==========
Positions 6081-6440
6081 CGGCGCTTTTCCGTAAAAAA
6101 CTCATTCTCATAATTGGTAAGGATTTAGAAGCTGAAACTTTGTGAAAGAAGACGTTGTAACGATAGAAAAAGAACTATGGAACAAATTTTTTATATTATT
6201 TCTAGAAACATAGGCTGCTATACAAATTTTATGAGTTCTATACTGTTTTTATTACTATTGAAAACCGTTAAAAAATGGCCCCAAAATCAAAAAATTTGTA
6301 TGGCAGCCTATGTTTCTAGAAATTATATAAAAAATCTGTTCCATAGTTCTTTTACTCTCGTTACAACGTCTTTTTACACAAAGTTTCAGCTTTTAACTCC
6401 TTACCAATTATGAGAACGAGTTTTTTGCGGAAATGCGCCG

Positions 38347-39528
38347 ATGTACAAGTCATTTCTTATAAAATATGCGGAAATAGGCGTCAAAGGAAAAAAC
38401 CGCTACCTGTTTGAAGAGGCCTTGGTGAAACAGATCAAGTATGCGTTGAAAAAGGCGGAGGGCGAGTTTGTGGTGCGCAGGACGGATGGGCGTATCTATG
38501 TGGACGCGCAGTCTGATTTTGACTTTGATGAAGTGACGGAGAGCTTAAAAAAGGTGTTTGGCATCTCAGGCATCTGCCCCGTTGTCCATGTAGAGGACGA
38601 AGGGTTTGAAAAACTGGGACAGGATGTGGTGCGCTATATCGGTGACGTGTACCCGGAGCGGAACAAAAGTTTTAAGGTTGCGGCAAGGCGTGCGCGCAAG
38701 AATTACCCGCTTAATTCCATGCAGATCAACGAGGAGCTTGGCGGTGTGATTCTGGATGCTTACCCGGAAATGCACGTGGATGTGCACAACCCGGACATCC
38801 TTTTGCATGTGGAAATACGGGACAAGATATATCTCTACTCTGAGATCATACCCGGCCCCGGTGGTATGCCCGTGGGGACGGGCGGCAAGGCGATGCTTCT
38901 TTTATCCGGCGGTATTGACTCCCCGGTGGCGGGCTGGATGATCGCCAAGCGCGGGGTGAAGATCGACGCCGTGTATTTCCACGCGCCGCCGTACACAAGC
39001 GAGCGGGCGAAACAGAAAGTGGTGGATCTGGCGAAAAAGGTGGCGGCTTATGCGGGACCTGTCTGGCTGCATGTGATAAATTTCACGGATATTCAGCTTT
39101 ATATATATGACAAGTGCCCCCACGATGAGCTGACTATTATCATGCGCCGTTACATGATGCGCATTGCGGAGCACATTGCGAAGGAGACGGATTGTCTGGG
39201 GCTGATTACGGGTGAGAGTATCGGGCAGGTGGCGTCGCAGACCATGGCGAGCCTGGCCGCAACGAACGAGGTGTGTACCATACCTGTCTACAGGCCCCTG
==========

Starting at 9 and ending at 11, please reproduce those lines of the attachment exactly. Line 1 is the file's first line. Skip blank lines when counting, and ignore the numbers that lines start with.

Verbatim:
38401 CGCTACCTGTTTGAAGAGGCCTTGGTGAAACAGATCAAGTATGCGTTGAAAAAGGCGGAGGGCGAGTTTGTGGTGCGCAGGACGGATGGGCGTATCTATG
38501 TGGACGCGCAGTCTGATTTTGACTTTGATGAAGTGACGGAGAGCTTAAAAAAGGTGTTTGGCATCTCAGGCATCTGCCCCGTTGTCCATGTAGAGGACGA
38601 AGGGTTTGAAAAACTGGGACAGGATGTGGTGCGCTATATCGGTGACGTGTACCCGGAGCGGAACAAAAGTTTTAAGGTTGCGGCAAGGCGTGCGCGCAAG